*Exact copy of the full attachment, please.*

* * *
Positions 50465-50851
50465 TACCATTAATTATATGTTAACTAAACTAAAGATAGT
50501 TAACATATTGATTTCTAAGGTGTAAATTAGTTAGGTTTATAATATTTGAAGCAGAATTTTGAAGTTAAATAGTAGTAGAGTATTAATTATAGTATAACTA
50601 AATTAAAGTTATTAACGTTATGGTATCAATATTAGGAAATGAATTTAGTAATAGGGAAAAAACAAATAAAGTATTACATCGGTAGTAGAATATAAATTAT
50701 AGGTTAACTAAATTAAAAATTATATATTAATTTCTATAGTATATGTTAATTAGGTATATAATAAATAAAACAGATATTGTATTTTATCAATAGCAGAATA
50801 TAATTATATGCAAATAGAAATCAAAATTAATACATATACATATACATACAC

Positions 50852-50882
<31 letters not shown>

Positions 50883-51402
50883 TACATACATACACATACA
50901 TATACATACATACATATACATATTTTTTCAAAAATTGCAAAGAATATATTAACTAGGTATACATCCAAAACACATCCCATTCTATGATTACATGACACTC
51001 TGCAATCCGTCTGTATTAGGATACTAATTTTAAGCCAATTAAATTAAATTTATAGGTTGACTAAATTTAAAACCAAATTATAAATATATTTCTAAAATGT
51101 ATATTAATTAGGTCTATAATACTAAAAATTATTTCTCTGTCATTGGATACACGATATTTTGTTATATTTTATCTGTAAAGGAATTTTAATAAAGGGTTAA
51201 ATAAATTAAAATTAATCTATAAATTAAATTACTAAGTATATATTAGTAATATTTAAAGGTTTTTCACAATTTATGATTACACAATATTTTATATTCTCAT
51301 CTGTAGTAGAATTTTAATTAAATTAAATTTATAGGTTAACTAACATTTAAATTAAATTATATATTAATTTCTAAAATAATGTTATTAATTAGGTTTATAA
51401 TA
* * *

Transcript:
Positions 50465-50851
50465 TACCATTAATTATATGTTAACTAAACTAAAGATAGT
50501 TAACATATTGATTTCTAAGGTGTAAATTAGTTAGGTTTATAATATTTGAAGCAGAATTTTGAAGTTAAATAGTAGTAGAGTATTAATTATAGTATAACTA
50601 AATTAAAGTTATTAACGTTATGGTATCAATATTAGGAAATGAATTTAGTAATAGGGAAAAAACAAATAAAGTATTACATCGGTAGTAGAATATAAATTAT
50701 AGGTTAACTAAATTAAAAATTATATATTAATTTCTATAGTATATGTTAATTAGGTATATAATAAATAAAACAGATATTGTATTTTATCAATAGCAGAATA
50801 TAATTATATGCAAATAGAAATCAAAATTAATACATATACATATACATACAC

Positions 50852-50882
<31 letters not shown>

Positions 50883-51402
50883 TACATACATACACATACA
50901 TATACATACATACATATACATATTTTTTCAAAAATTGCAAAGAATATATTAACTAGGTATACATCCAAAACACATCCCATTCTATGATTACATGACACTC
51001 TGCAATCCGTCTGTATTAGGATACTAATTTTAAGCCAATTAAATTAAATTTATAGGTTGACTAAATTTAAAACCAAATTATAAATATATTTCTAAAATGT
51101 ATATTAATTAGGTCTATAATACTAAAAATTATTTCTCTGTCATTGGATACACGATATTTTGTTATATTTTATCTGTAAAGGAATTTTAATAAAGGGTTAA
51201 ATAAATTAAAATTAATCTATAAATTAAATTACTAAGTATATATTAGTAATATTTAAAGGTTTTTCACAATTTATGATTACACAATATTTTATATTCTCAT
51301 CTGTAGTAGAATTTTAATTAAATTAAATTTATAGGTTAACTAACATTTAAATTAAATTATATATTAATTTCTAAAATAATGTTATTAATTAGGTTTATAA
51401 TA